McGregor wrote:

Trond - that really is a great thistle and there is obviously something else making some big rosettes all over the slope. Gigantism is a interesting high altitude alternative to being small like most of the plants we grow in the rock garden.

Those rosettes are Lobelia sp. I observed at least two different species of lobelia at Mt Kenya.
Malcolm, I should like to grow more thistles  if I had space for them.

Trond
Rogaland, Norway - with cool, often rainy summers  (29C max) and mild, often rainy winters (180 cm/year)!

Lori S.
Title: Moderator
Joined: 2009-10-27

McGregor wrote:

Maybe someone will know this species from Colorado - I'm working on the principle that he Pikes Peak pic is the same species further on and it shows the flowers are actually purple not yellow.

Cirsium scopulorum?

http://images.google.ca/imgres?imgurl=http://www.pikespeakphoto.com/imag...

Lori
Calgary, Alberta, Canada - Zone 3
-30 C to +30 C (rarely!); elevation ~1130m; annual precipitation ~40 cm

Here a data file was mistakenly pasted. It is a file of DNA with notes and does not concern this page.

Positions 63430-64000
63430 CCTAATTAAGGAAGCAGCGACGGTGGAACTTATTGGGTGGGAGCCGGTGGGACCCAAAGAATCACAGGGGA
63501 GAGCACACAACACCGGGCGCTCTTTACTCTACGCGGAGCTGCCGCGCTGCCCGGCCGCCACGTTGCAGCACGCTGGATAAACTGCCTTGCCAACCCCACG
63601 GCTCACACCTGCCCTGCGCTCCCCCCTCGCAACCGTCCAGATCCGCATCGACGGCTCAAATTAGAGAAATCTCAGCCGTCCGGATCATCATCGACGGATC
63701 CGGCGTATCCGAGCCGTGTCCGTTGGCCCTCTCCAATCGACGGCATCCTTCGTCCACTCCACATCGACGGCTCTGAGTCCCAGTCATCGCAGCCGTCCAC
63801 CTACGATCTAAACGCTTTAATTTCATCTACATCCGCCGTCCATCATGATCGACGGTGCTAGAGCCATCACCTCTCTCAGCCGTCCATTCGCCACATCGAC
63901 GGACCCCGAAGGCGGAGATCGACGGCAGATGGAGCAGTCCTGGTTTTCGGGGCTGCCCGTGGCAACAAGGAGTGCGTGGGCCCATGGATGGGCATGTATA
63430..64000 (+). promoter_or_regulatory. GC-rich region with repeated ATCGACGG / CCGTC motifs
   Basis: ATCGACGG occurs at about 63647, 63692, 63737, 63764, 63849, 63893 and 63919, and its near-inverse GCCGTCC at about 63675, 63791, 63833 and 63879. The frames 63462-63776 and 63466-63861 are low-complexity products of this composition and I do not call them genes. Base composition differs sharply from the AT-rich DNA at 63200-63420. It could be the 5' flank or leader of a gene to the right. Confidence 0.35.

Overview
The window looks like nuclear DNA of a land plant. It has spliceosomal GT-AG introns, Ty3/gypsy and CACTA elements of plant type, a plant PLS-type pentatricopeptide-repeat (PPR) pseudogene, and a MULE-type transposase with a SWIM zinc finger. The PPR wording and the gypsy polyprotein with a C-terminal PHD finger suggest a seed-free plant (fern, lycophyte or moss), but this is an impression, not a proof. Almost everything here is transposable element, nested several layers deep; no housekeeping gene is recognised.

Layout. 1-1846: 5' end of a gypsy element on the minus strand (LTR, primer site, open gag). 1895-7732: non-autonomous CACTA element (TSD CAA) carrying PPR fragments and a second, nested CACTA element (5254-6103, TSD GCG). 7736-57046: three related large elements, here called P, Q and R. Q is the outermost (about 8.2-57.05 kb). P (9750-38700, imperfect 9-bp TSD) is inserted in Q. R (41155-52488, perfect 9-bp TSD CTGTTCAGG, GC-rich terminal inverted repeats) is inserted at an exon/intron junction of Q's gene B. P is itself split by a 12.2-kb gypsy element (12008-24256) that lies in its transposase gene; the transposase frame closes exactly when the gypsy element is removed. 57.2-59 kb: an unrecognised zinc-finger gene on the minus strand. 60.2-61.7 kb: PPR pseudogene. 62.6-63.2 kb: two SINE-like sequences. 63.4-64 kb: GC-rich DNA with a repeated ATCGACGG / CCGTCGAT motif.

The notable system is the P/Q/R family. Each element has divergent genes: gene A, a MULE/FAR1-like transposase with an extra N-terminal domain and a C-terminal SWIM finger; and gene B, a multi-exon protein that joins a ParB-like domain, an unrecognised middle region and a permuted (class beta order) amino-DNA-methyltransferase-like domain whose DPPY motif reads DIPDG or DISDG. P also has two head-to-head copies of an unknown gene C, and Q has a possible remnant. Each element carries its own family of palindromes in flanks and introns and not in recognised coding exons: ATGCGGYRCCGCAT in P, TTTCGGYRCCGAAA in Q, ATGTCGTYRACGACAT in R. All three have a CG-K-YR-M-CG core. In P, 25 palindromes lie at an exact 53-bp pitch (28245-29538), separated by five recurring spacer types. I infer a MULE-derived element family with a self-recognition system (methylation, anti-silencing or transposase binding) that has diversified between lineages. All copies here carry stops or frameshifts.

McGregorUS
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Title: Guest
Joined: 2009-12-18

Certainly looks like a good possibility Lori, thanks. I just thought it was so magnificent - bit like a snow lion - should come from Tibet really.

Malcolm McGregor
Global Moderator/NARGS Editor
East Yorkshire, UK

Mark McD
Title: Moderator
Joined: 2009-12-14

I was sure that we'd be seeing some great thistly things here with the spiny 2010 growing season... maybe everyone is just saving up their digital photos.  Watching an waiting for some prickly stuff. :D

Mark McDonough
Massachusetts, USA, near the New Hampshire border USDA Zone 5
antennaria at aol.com
 

Peter George
Title: Member
Joined: 2009-09-03

I am growing a few small thistles, Centauria drabifolia and C. achtarovii. The former has spread to about 12 inches and now has multiple flowers, while the latter grows about 4 inches tall and spreads about 6 inches or so. It throws up one bloom, which is followed by a period of dormancy, and then another bloom later in the season. Both are hardy here in Massachusetts, and both are quite beautiful if sited properly so they can be seen easily.

So far (3 years) neither has produced viable seed, but given this summer's weather (HOT) and their Turkish origins, I'm hopeful that their more prolific blooms this year will get me some seeds that will germinate.

Peter George, Petersham, MA (north central MA, close to the NH/VT borders), zones 5b and 6 around the property.